The appeal court reviewing the case of Meriam Ibrahim, who was sentenced to death for apostasy and 100 lashes for adultery on 11 May, has quashed the original verdict and declared her innocent of all charges.
She was released on Monday along with her two children, the youngest of which she gave birth to while in prison, and reunited with her husband.
On Tuesday she and her family were arrested again at Khartoum Airport. They were initially detained by the Sudanese National Intelligence Security Service (NISS) and taken to the NISS offices near the airport, before being transferred to a police station in Khartoum.
The police have refused to release the family on bail and have stated they require 24 hours to conclude their investigation. Mrs Ibrahim has not been charged with any offence; however the police are investigating alleged irregularities with her travel documents, according to Christianity Solidarity Worldwide (CSW), one of the organisations which campaigned for her release
CSW’s Chief Executive Mervyn Thomas said, 'We are deeply concerned by the news that Mrs Ibrahim and her family have been detained less than 24 hours after she was declared innocent and freed from prison.
'We urge the Sudanese authorities to release this family. Holding them without charge amounts to arbitrary detention and is in violation of article 9 of the International Covenant on Civil and Political Rights, to which Sudan is a signatory.'
Mrs Ibrahim's initial sentence sparked worldwide outrage, with UK political leaders such as David Cameron, Nick Clegg and David Miliband among those speaking out, and concerns remain over religious freedoms in Sudan.
While welcoming news of her acquittal, CSW warned that she and her lawyers remained in danger.
In a statement CSW said that members of Mrs Ibrahim’s current legal team have received threats from extremists who have deemed their actions as ‘un-Islamic’, adding that they too should receive deaths sentences.
Pressure has also come from Mrs Ibrahim’s accusers; her alleged brother has publicly stated the family would carry out the death sentence should the court acquit her. According to local sources, other alleged family members have also issued daily threats statements in the Sudanese press against the lawyers, and AFP News Agency reports that extremist groups have lobbied the Sudanese government to uphold the sentence.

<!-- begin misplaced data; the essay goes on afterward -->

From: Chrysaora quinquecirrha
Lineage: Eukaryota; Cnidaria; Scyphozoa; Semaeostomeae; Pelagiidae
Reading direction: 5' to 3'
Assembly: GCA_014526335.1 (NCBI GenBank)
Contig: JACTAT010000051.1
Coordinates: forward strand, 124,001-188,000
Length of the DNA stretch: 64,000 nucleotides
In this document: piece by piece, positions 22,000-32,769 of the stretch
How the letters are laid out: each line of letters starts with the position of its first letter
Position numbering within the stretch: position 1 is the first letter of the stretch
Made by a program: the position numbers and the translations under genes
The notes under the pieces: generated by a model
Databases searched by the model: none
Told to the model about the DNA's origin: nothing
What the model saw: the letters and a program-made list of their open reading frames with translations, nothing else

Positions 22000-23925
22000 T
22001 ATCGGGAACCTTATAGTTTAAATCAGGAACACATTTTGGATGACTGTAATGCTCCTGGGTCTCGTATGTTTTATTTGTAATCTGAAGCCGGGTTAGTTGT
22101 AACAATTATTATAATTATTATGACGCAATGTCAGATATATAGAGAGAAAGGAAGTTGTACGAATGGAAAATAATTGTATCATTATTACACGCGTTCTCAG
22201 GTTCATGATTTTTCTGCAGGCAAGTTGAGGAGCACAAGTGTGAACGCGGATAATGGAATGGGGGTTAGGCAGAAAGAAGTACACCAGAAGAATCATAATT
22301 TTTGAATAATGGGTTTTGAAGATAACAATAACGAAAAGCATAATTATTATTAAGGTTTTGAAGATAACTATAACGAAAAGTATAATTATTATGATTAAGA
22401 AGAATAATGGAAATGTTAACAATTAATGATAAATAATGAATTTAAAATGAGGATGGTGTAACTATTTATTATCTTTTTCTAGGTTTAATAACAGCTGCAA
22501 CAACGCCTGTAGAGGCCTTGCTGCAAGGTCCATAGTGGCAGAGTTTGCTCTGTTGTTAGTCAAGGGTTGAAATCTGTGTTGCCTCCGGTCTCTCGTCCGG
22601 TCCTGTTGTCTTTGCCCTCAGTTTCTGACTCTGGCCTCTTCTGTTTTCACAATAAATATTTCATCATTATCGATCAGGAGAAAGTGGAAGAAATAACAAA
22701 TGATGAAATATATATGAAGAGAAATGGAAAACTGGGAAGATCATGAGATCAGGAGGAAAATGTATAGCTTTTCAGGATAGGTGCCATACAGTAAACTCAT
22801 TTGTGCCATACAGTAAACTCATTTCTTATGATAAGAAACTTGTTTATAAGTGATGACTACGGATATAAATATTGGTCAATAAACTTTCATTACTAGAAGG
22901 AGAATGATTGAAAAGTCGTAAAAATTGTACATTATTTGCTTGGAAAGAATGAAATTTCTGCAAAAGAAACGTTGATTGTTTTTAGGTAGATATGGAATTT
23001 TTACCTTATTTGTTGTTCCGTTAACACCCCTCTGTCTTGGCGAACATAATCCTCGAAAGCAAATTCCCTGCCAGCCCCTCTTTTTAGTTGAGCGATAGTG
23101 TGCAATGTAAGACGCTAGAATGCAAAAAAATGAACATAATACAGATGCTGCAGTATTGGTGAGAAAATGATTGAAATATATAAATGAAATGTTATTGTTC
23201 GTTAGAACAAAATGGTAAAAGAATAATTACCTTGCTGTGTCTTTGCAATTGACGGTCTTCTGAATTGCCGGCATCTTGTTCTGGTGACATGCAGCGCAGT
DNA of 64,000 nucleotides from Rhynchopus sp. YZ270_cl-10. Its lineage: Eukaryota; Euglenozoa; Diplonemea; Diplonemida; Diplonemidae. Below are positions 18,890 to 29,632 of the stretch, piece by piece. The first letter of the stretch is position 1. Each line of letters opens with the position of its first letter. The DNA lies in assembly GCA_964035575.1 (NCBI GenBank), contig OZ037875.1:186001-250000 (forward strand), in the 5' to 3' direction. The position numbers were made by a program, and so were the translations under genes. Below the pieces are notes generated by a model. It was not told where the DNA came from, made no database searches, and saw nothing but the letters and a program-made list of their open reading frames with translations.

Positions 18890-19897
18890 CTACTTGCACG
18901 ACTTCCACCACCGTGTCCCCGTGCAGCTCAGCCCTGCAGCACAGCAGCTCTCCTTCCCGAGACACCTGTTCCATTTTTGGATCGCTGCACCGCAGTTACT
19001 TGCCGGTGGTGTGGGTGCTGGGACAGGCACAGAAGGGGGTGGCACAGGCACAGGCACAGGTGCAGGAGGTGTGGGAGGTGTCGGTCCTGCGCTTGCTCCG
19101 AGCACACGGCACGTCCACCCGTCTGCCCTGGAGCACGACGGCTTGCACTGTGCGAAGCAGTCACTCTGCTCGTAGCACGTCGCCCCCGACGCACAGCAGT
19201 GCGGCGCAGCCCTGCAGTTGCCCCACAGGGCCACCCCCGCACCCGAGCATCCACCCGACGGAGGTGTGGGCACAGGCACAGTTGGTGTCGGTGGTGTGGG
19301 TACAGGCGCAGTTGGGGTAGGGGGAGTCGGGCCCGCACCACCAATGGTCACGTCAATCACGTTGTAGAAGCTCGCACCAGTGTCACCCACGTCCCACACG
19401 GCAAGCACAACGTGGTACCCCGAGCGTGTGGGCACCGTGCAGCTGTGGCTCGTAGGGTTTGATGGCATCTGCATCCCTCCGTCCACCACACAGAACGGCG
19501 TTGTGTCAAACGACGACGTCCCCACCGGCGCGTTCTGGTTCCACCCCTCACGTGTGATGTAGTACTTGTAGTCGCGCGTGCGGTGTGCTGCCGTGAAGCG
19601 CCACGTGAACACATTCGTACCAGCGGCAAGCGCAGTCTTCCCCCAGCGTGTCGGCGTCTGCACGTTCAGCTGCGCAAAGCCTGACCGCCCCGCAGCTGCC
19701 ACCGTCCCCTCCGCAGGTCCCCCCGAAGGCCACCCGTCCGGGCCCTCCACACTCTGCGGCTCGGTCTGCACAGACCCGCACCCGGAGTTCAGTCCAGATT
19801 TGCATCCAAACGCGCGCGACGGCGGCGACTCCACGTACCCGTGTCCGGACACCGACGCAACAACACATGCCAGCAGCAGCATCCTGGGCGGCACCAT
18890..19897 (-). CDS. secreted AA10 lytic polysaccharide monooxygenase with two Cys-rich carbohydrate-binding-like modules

Mr Thomas said, 'We are delighted to hear that Mrs Ibrahim and her children have been released into the care of her husband and that the unjust, inhumane and unwarranted sentences have been annulled.
'However, we remain appalled by the threats and hate speech that has been aired seemingly unhindered against Mrs Ibrahim and her lawyers and urge the international community to hold the Sudanese authorities to account for her safety and that of her lawyers.
'The right to freedom of religion or belief is guaranteed both by international statutes to which Sudan is party and article 38 of Sudan’s Interim Constitution. The Sudanese authorities have a duty to ensure the protection of any citizen who seeks to exercise or uphold this right.'
Elsewhere the charity Release International also voiced its fears for Mrs Ibrahim, despite her release. Sudan’s law and constitution are at odds, the charity explained. It is a capital offence for a Muslim to change their faith, while the interim constitution of 2005 states ‘every person shall have the right to freedom of creed and worship’. The constitution also forbids religious coercion.
These protections, already contested, could be removed from the forthcoming permanent constitution, which President Omar al-Bashir has declared should be ‘100 per cent Islamic.’ The imposition of sharia (Islamic law) on the Christian and animist south was a factor that led to the secession of South Sudan in 2011.
‘Religious coercion - persecution by another name - is already getting worse for Christians in Sudan, despite the constitution,’ said Paul Robinson, Release Chief Executive. ‘The authorities are becoming more rigid in their enforcement of Islamic law. They have demolished churches and deported Christians. And if it hadn’t been for an international outcry, they might have taken the life of this woman.’